Greetings, perusers. I’m taking a short break from Watched This Month as I have been quite preoccupied recently, but wanted to take this leisurely day to instead write about my favourite Japanese films. If you know me — which you probably don’t — then you’ll know I adore Japanese cinema, which has a fascinating history and a catalogue so very diverse, poignant, compelling and inspiring. Akira Kurosawa alone has inspired numerous contemporary directors, and has largely influenced films from A Bug’s Life to Star Wars. There’s much to be learned from Japanese cinema — thus here are ten films I would absolutely recommend.
Before you grab that battleaxe, I must stress this list is composed entirely in my opinion, and has been compiled with the aim of featuring ten truly dissimilar movies, thus I have chosen not to include multiple films from the same director.
#10. The Man Who Stole the Sun (Kazuhiko Hasegawa, 1979)
Among the hundreds of Japanese movies I have seen, The Man Who Stole the Sun is a real stand-out in terms of its satire, tone and plot. It was penned by Leonard Schrader, an American screenwriter who fled to Japan to avoid conscription. Schrader taught American literature, but subsequently became involved with the Yakuza, with his experiences leading to his foray into filmmaking.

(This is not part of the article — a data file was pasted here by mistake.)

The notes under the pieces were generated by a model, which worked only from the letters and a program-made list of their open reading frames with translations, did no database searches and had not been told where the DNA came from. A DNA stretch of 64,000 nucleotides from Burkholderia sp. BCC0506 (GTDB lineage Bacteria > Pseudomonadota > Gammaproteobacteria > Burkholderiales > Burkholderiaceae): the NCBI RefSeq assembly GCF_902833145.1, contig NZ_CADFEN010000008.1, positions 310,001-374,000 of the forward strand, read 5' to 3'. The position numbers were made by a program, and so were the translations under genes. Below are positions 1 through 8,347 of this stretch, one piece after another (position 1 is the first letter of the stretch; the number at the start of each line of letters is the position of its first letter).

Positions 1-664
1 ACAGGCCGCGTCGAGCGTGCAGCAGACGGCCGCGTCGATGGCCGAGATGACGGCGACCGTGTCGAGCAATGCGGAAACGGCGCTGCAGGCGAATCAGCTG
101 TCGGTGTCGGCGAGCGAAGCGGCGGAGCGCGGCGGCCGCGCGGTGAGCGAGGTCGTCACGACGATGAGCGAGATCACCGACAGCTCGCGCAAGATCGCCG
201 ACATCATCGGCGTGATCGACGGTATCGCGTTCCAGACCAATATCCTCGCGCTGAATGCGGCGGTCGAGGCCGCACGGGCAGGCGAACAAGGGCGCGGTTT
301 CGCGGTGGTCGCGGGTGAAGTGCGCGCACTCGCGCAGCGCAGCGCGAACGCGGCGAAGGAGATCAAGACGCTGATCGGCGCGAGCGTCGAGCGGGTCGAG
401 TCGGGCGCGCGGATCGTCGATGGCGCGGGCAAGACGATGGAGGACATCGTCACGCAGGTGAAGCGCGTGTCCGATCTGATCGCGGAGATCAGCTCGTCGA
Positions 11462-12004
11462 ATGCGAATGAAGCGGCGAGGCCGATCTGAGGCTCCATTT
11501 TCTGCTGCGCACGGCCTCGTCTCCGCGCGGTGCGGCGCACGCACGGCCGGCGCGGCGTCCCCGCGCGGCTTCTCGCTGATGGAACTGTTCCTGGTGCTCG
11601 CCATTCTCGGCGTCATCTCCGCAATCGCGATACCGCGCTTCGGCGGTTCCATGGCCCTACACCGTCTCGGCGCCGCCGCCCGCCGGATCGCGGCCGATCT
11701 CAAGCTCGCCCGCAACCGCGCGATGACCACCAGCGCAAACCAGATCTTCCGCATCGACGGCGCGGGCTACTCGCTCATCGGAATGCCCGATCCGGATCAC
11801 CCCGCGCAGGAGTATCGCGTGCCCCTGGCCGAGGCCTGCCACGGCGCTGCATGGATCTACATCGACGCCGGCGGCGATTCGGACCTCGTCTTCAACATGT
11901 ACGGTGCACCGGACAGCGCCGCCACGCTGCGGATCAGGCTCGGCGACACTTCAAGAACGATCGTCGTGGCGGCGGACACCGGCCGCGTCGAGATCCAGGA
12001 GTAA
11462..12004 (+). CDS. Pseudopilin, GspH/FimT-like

The Man Who Stole the Sun was his fourth feature as a writer and is a very radical piece. It follows science teacher Makoto Kido (played by Kenji Sawada), who decides to build his very own atomic bomb, with which he holds the country ransom. What ensues is a cat and mouse game between Kido and police detective Yamashita (played by Bunta Sugawara), which culminates in an exhilarating thirty minute showdown, with car chases and set pieces more akin to a Western movie than something from Japan.
It has a steady pace, with characters brilliantly juxtaposed, and cinematography that ranges from experimental to skillful. It’s a real marvel in Japan’s cinematic catalogue and has even been looked to for inspiration by Hideaki Anno.
#09. The Bird People in China (Takashi Miike, 1998)
Takashi Miike is best known for his outlandish and violent cinema, but is the architect behind over one hundred different movies, some of which completely contradict his reputation as a gratuitous filmmaker. Enter the poetic and wonderful The Bird People in China — a film concerned with ecology, and the mysticism and sacrality of nature.
The film follows a Japanese businessman who is sent to assess valuable minerals in a remote area of China. Along the way, he is accompanied by a member of the Yakuza, who becomes warped by the other-worldly beauty of the distant Chinese province.